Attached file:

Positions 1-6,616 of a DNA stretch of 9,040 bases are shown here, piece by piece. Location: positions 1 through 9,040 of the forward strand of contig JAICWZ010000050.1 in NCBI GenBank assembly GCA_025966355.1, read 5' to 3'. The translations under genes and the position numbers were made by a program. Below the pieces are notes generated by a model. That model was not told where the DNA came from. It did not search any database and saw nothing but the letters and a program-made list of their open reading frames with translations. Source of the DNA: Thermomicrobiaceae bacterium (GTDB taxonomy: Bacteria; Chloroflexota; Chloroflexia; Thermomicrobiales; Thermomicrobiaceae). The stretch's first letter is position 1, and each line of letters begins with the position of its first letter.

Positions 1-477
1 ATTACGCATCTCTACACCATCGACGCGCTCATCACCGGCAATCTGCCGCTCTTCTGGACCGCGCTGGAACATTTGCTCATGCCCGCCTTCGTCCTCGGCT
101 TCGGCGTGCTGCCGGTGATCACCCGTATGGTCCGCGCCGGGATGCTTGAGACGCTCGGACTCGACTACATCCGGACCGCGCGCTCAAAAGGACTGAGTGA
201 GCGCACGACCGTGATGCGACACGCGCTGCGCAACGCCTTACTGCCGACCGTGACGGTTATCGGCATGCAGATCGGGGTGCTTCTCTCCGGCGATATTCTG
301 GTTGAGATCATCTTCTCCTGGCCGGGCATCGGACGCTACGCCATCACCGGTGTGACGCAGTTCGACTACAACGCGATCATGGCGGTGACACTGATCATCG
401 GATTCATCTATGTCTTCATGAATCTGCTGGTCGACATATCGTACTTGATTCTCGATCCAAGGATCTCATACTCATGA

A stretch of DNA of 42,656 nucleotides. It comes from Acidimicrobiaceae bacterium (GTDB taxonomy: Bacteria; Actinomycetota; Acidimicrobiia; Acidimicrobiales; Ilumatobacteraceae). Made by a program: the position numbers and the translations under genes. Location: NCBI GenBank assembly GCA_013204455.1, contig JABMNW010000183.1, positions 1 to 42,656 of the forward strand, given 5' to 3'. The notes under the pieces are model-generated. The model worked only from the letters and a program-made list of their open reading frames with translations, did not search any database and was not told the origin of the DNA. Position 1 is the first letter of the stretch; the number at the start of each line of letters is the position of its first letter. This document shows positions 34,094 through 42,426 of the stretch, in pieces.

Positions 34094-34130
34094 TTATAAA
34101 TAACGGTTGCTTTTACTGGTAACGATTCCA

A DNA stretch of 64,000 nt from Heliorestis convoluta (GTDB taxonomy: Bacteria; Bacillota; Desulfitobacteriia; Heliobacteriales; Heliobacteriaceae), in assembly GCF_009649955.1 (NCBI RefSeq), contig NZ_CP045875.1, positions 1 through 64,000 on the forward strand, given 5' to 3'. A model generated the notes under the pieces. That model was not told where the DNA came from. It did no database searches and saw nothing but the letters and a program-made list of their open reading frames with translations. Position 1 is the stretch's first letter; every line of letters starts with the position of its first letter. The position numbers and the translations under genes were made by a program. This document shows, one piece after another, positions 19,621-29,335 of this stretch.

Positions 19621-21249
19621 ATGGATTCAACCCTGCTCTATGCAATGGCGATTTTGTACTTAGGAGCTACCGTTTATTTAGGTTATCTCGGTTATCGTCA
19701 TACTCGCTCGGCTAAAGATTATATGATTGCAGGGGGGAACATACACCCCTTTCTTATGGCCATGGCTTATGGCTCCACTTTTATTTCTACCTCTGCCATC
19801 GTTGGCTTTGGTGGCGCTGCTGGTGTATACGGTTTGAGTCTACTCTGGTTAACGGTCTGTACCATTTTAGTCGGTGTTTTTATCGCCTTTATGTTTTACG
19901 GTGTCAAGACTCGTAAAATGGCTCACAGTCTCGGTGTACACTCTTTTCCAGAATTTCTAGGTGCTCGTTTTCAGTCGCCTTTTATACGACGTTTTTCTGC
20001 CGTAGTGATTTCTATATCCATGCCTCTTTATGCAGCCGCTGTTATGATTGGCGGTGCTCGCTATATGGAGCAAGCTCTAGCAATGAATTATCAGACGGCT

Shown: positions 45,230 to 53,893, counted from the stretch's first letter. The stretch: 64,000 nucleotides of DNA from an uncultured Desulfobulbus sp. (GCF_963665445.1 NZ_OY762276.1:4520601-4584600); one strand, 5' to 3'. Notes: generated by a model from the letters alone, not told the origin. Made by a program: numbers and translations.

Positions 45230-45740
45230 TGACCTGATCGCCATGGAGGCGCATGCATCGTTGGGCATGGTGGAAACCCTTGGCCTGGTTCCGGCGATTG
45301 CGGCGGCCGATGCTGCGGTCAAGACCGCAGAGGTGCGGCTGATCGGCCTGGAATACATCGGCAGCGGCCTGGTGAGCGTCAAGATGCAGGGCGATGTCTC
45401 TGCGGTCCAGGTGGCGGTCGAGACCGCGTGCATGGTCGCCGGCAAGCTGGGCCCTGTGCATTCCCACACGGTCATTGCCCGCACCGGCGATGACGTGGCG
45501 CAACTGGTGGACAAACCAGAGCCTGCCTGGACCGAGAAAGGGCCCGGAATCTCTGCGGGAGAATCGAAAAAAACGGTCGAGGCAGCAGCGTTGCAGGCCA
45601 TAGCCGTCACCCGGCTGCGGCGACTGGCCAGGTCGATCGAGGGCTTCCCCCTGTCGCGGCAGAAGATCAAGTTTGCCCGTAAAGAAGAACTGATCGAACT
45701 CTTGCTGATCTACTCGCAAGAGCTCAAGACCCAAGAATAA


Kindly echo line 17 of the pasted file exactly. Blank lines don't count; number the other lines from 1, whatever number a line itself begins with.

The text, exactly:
19901 GTGTCAAGACTCGTAAAATGGCTCACAGTCTCGGTGTACACTCTTTTCCAGAATTTCTAGGTGCTCGTTTTCAGTCGCCTTTTATACGACGTTTTTCTGC